Revue des maladies respiratoires vol:6 issue:3 pages:201-7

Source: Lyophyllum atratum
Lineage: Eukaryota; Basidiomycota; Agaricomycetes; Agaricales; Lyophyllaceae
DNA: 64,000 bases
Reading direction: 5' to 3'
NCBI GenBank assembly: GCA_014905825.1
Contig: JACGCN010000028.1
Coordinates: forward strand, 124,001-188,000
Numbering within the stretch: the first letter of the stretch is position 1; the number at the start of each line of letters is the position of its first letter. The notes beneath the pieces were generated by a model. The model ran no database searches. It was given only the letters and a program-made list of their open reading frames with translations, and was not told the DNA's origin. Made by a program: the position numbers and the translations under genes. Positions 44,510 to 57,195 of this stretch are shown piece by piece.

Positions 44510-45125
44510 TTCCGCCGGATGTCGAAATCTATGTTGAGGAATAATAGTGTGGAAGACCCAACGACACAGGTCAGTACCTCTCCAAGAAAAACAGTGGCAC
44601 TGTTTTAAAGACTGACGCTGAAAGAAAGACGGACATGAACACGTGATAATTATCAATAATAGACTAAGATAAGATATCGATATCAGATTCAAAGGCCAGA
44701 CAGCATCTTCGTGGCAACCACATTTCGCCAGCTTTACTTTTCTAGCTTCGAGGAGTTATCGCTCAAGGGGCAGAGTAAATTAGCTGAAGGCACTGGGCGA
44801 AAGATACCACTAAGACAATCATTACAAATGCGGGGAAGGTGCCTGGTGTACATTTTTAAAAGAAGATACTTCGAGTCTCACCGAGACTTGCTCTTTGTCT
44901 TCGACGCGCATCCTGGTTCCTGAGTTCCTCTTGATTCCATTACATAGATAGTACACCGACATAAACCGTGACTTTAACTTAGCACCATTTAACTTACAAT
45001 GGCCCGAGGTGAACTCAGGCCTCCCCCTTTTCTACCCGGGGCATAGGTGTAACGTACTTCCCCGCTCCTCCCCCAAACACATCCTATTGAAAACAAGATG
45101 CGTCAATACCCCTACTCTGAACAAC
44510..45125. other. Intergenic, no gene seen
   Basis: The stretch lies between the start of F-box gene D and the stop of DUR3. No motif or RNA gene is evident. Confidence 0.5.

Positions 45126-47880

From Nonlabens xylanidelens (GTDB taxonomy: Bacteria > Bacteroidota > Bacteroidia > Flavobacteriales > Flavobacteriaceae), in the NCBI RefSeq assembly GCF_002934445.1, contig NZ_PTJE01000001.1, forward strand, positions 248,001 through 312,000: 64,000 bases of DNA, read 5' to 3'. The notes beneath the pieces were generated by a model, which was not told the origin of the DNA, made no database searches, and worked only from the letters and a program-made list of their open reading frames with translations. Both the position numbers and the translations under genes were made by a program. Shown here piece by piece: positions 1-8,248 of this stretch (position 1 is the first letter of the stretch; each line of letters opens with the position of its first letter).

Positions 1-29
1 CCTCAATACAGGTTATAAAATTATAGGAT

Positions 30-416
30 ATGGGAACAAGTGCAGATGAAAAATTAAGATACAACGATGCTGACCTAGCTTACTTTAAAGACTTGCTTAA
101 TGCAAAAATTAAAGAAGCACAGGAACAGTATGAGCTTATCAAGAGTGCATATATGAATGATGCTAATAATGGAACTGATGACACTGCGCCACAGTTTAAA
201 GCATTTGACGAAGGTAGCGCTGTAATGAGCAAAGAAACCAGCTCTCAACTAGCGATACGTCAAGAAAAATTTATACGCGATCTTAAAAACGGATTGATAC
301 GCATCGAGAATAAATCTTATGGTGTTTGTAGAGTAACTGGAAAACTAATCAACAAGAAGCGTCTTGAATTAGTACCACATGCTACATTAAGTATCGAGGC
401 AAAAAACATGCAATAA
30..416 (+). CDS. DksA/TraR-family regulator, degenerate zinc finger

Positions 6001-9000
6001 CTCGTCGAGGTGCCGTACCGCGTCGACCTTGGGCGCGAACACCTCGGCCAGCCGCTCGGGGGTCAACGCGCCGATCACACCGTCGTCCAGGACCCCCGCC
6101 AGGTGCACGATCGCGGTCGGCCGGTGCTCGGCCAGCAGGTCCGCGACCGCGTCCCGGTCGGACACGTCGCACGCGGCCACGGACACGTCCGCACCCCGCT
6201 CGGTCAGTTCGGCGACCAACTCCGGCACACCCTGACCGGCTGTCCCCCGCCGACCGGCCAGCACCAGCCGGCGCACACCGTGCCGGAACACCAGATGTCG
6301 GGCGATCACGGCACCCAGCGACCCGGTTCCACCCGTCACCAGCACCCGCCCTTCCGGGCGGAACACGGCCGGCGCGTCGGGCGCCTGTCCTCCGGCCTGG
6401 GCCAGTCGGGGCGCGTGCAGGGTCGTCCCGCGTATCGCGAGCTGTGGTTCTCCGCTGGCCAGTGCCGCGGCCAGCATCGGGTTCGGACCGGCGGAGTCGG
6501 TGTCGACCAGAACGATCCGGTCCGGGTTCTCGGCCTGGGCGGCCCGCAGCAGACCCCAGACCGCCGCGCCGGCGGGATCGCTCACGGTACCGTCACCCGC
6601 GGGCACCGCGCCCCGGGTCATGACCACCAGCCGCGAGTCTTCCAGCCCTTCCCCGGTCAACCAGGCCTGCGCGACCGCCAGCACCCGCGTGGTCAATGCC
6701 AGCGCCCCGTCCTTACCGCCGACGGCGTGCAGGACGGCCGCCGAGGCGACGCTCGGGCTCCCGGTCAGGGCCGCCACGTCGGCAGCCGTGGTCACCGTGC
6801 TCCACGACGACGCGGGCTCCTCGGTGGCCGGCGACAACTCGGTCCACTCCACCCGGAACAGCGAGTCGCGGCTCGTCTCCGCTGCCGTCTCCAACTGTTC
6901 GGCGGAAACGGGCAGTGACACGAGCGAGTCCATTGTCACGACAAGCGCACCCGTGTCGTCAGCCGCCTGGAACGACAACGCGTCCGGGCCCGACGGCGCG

For forty years, cases of interstitial pneumonia and bronchial asthma have been described in hard metal workers (i.e., alloys of tungsten carbide and cobalt). Recently we have reported comparable pulmonary lesions in workers in the diamond industry who were exposed to cobalt unassociated with tungsten carbide. The exposure came from the diamond cobalt discs used for polishing diamonds, which had as the hard element microdiamonds, cemented in an alloy of pure cobalt. The hard metals on the other hand consisted of cobalt and tungsten carbide. Forty-seven diamond cutters (i.e., nearly 1% of those exposed) presented with broncho-pulmonary pathology due to cobalt. Nineteen had a fibrosing alveolitis, sometimes documented by a pulmonary biopsy and more often by a broncho-alveolar lavage which revealed characteristic multinucleated giant cells. Thirteen had occupational asthma, often proved by specific inhalation provocation tests to cobalt or by lung function measurements at the place of work. Two patients had mixed forms and in thirteen a probable diagnosis was suggested. The pathogenesis of cobalt might be explained by cytotoxic action such as has been demonstrated in animal experiments. Either results suggest a sensitising or allergic action. Tungsten carbide does not produce pulmonary lesions but its association with cobalt intensifies the effects of the latter.